A masterpiece, this is not. It's not awful either and it probably appeals to the masses because of the slash horror theme combined with an And Then There Were None setting and an actual denouement scene, but on the other hand, you don't really miss out on anything by not watching this. 

Original Korean title(s): 극락도 살인사건


  1. So this is basically a 1980s-like slasher movie, with more-than-usual interest and attention to plotting (i.e. not just running around half naked girls with a knife or machete).

    Maybe I should try and track down some Asian mystery movies to review (if I can find subs), because I don't think I have anything new to say about The Maltese Falcon, Green for Danger and The Murder on the Orient Express.

  2. I'm not too familiar with Asian mystery films myself actually. I know many Japanese TV dramas and I'm pretty sure that South-Korea has a lot of these mystery dramas, but I'm not sure about movies.

    The 1976 Inugamike no Ichizoku/The Inugami Family is a masterpiece though. More recent is Yougisha X no Kenshin/The Devotion of Suspect X, featuring great acting by Tsutsumi Shinichi and losing most of the cheesiness of the TV series. And you can also pick a couple of Conan movies, I guess.

    And a friend sent me a link to a 2011 Korean movie earlier; I don't know what the Korean pronuncation is, but in Japanese, the title reads Chousen Meitantei/Chousen Great Detective, which seems a bit like an action packed detective movie a la Downey Jr.'s Sherlock Holmes.

  3. Well, I guess I could always re-watch DC movies, and some of them are definitely worth revisiting... or I could finally get around to watching Full Score of Fear, The Raven Chaser and The Lost Ship in the Sky. Yeah, Jolly Roger in the Blue Azure was very off-putting. ^_~;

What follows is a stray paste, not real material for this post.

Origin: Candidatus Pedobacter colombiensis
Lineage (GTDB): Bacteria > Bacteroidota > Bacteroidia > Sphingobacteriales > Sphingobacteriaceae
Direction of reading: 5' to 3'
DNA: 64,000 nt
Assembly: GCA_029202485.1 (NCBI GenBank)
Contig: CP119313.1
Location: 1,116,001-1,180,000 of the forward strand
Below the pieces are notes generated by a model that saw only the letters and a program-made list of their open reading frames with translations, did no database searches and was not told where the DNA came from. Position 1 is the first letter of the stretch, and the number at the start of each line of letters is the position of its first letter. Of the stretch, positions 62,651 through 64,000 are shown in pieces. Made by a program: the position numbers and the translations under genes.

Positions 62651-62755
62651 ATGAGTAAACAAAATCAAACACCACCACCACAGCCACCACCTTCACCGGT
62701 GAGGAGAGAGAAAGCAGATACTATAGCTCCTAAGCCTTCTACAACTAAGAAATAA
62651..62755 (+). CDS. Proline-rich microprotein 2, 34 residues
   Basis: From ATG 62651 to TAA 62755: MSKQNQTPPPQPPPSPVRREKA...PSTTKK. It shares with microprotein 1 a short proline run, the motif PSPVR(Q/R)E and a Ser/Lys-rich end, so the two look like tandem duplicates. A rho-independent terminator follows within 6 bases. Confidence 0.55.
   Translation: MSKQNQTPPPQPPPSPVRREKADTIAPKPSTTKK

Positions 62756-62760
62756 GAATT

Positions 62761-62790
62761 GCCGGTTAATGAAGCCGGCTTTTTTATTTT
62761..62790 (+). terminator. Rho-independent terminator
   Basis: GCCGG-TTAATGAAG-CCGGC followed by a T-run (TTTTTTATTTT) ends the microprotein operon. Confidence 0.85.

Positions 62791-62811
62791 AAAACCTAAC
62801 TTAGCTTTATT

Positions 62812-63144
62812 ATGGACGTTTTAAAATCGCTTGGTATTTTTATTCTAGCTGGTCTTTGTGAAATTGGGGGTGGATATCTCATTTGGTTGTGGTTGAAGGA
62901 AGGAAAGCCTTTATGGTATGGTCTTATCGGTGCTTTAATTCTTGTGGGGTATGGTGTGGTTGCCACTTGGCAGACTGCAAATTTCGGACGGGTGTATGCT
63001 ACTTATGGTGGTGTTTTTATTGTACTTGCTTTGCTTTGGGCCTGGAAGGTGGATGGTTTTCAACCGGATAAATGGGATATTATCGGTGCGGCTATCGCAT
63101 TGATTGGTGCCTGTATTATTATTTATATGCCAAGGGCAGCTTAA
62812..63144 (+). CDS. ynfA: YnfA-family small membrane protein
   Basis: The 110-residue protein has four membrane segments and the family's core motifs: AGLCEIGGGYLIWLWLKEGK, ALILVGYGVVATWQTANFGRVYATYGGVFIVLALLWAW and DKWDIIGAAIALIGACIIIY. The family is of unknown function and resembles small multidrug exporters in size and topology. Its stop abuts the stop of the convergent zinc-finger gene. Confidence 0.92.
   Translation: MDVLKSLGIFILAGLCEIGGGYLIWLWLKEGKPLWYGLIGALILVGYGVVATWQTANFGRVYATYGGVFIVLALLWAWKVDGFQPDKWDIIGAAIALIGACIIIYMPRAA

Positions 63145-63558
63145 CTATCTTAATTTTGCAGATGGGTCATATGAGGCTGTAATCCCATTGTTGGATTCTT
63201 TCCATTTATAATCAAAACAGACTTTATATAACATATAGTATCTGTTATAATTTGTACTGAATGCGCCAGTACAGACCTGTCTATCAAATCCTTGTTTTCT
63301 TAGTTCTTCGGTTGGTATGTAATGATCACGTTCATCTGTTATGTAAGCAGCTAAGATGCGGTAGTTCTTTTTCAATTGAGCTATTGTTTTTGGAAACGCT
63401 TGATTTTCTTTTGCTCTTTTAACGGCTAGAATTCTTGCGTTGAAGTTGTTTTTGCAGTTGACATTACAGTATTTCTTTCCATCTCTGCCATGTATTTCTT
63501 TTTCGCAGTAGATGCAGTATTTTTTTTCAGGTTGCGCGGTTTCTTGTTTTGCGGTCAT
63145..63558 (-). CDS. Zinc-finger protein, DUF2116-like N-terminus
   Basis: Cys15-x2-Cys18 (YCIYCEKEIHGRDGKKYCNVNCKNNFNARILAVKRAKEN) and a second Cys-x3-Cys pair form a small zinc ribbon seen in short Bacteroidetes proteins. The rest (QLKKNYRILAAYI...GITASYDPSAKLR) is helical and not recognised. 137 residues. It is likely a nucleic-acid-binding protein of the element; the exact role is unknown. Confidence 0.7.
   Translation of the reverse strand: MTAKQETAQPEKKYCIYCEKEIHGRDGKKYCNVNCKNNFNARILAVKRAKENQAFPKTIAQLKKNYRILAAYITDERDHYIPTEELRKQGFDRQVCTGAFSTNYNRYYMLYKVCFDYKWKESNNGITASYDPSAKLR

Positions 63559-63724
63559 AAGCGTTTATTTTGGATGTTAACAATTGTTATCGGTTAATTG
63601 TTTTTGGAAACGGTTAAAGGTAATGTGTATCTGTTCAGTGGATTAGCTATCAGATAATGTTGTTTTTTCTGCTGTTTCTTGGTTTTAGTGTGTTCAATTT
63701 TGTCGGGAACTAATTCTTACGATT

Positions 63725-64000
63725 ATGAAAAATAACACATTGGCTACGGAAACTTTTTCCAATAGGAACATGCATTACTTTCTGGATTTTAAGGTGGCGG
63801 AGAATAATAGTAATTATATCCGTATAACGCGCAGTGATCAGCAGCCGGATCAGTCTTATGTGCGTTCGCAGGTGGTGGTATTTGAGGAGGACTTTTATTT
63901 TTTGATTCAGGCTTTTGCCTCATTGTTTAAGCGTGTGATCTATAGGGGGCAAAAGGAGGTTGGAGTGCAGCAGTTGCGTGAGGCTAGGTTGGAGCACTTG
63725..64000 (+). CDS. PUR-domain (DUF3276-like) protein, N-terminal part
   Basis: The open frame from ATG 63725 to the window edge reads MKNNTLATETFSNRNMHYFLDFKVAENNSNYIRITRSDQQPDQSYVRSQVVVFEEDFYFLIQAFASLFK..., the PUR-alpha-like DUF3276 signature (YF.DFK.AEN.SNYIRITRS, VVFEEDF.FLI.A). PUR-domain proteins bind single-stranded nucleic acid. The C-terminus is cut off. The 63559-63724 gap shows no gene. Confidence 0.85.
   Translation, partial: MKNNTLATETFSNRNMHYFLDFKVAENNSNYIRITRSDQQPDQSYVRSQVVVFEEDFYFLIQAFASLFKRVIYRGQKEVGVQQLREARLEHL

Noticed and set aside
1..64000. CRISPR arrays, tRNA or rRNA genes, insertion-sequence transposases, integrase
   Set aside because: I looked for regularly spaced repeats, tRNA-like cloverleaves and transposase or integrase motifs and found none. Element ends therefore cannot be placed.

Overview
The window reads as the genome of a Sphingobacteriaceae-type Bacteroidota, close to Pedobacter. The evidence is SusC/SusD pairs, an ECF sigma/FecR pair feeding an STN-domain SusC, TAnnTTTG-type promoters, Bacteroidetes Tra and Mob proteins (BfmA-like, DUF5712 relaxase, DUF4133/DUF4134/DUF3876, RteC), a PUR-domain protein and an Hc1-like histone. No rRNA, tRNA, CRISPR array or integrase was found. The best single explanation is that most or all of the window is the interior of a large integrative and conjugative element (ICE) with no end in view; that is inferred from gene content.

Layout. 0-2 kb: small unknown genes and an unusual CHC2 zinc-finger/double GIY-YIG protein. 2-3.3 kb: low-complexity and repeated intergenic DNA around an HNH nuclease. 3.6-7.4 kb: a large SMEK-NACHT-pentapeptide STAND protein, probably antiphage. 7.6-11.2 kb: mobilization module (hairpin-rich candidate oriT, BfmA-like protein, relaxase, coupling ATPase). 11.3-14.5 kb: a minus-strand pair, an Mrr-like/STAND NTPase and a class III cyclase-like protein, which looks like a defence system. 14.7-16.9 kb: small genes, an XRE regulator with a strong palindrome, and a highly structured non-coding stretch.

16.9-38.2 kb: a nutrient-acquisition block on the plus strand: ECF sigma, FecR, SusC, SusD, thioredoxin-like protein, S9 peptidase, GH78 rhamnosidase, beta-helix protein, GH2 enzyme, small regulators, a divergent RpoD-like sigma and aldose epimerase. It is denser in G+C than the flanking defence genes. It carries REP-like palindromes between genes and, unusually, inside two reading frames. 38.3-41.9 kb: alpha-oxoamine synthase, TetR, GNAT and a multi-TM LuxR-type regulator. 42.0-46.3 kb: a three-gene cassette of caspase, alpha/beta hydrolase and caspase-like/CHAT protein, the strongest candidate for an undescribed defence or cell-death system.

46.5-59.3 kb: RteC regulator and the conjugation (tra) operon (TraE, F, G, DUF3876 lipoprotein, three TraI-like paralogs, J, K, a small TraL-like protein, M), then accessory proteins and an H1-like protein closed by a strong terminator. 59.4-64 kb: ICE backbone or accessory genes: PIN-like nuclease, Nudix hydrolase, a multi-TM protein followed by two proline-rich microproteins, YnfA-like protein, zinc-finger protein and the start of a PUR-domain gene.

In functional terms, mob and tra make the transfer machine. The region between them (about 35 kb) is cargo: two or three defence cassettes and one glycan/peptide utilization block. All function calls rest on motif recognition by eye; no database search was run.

The trailer of Chousen Great Detective comes across as that Detective-Dee-Downey-Jr-Sherlock-Holmes movie, but without taking itself too seriously.

    Aw, Detective Dee! Now there's a movie I should try to find a subbed version of to watch. It's a perfect follow up to my little critique of The Haunted Monastery Murders. Have you seen it yet? It would be interesting to get your take on the movie.

  4. You owe it to yourself to watch The Raven Chaser, it's awesome. I'm really happy I got to see it in the theater! The Lost Ship in the Sky is not great, but it has some cool KID scenes. Well, and I love Garnet Crow's music. And I had great company. Yes, I'm grasping for praise for the movie here now.

    Haven't seen any Judge Dee movies yet, don't know when I come around to it. I'm usually horrible with watching TV-series and movies. I've been sitting on Yokomizo Seishi's Kindaichi Kousuke TV series for almost a year now and still haven't finished a single serial!

  5. I wisely skipped the Jolly Roger one. =)
    I wasn't too impressed by Full Score of Fear either. Maybe because I figured out the 'right' after the crime was committed. It helps that I am somewhat familiar with music lingo and related stuff.